Asian growth engines India, China dubbed ‘mostly unfree’ economies

January 14th, 2009 - 12:00 pm ICT by IANS  

Washington, Jan 14 (IANS) Both India and China have been ranked as “mostly unfree” economies by an annual “Index of Economic Freedom” that also suggests the two countries could speed development in Asia if they press on with economic reform.The 2009 edition of the “Index of Economic Freedom”, published annually by The Wall Street Journal and The Heritage Foundation, a Washington think tank, ranks India at 123 with a score of 54.4 out of possible 100 and China at 132 with 53.2 points. The index ranked 179 countries.

“Yet, economic freedom has been improving in those countries and that trend should help speed development in the years ahead,” the index editors said, noting that 18 Asian economies improved their scores in the 2009 Index while 12 lost ground.

The region’s average level of economic freedom is below the world average of 59.5, but the editors predict this could change if two economic giants press on with economic reform.

Hong Kong continues to be the world’s freest economy for the 15th straight year. No other economy has yet managed to surpass it. Three other economies in the Asia-Pacific region also made the Index’s top 10, Singapore (second), Australia (third) and New Zealand (fifth).

The index reflects data compiled in 10 key categories and tells a crucial story. Economic freedom is vital because it’s “strongly related to good economic performance”, write authors Terry Miller and Kim Holmes.

Miller is director of Heritage’s Centre for International Trade and Economics, and Holmes is Heritage’s vice president for foreign affairs.

“Per capita incomes are much higher in jurisdictions that are economically free,” they noted.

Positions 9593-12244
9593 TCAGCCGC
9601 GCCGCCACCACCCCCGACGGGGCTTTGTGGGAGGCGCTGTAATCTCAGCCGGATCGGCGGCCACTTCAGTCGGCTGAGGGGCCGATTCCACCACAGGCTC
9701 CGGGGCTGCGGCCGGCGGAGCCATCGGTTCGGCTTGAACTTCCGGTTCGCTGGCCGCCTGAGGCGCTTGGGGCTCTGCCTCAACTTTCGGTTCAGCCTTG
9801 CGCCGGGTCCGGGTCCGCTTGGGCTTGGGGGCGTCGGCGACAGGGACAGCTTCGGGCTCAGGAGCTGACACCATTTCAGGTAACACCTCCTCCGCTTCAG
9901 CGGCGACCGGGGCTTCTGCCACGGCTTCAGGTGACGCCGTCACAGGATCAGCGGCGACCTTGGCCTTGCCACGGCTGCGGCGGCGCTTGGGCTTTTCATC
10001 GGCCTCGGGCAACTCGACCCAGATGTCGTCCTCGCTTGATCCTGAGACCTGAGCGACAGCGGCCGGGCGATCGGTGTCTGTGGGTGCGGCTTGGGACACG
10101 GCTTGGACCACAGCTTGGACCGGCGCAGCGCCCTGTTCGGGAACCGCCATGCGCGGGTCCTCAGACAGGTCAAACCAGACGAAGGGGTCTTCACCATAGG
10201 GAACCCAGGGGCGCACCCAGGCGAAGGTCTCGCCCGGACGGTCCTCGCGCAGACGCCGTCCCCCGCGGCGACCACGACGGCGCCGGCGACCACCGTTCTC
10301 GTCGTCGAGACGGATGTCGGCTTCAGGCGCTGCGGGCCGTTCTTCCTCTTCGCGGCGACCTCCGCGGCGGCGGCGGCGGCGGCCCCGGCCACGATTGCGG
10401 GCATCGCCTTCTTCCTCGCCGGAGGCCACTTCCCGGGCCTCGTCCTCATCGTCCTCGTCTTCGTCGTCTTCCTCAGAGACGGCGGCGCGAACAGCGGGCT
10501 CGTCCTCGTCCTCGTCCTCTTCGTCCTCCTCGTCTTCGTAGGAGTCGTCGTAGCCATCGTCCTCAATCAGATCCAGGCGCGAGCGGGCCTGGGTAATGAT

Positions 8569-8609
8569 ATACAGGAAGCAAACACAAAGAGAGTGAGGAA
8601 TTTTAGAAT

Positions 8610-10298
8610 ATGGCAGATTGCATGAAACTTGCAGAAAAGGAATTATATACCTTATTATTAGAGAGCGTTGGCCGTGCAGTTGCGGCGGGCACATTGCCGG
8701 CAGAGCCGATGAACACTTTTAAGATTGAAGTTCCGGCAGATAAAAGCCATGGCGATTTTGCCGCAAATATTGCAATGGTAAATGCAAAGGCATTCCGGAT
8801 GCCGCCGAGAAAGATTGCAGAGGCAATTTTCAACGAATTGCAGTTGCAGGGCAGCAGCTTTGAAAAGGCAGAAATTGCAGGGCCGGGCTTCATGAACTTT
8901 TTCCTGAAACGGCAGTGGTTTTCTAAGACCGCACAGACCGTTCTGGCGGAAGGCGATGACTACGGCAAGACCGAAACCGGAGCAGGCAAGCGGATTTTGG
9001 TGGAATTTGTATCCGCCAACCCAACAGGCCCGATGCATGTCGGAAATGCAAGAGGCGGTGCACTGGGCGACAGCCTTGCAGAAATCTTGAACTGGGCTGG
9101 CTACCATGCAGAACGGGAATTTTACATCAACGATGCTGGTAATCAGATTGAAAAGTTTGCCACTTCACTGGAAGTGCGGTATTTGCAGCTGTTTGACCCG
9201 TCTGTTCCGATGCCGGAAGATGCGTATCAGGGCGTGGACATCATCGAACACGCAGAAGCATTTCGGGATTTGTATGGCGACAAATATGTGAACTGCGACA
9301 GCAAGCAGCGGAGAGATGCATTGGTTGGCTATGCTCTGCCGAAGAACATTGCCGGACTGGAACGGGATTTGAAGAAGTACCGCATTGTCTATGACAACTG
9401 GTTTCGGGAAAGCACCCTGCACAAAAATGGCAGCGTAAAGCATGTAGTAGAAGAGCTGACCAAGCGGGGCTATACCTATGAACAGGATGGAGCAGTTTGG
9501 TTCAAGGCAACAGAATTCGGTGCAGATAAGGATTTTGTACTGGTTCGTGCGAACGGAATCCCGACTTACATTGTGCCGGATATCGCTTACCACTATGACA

Economies rated freer also perform much better in advancing human development, reducing poverty, and protecting the environment.

The authors found strong correlations between economic freedom scores and these economic and social variables.

The Asia-Pacific region proves that, even as it remains a study in contrasts. “Four of the world’s 10 freest economies are in this region,” the authors write, “yet most other economies in the region remain ‘mostly unfree’.”

The region is home to several economies, which the index classifies as “repressed”. Turkmenistan, Bangladesh and Myanmar fall into this category, as does North Korea, the world’s least free economy.

The 2009 index has expanded its country coverage significantly to 183 economies, although four of these could not be graded because of insufficient data.

Levels of economic freedom in 10 categories were rated on a scale of 0 to 100. The higher the score, the lower the level of government interference in the marketplace.

The 10 freedoms measured are: business freedom, trade freedom, fiscal freedom, government size, monetary freedom, investment freedom, financial freedom, property rights, freedom from corruption and labour freedom. Ratings in each category are averaged, then totalled to produce the overall Index score.

Worldwide, the average rating for economic freedom held essentially steady this year. However, as governments attempt to stave off a global recession, their meddling could well threaten economic freedom and long-term economic prosperity.

“There is a real possibility that the scores in this edition might represent the historical high point for economic freedom in the world,” the authors warn.

Of the 179 economies ranked (the most ever), only seven are classified as “free” (a score of 80 or higher).

Another 23 are classified as “mostly free” (70-79.9). Most of the economies ranked - 120 - are either classified as “moderately free” (60-60.9) or “mostly unfree” (50-50.9). Twenty-nine economies are classified as “repressed”, with total freedom scores below 50 percent.

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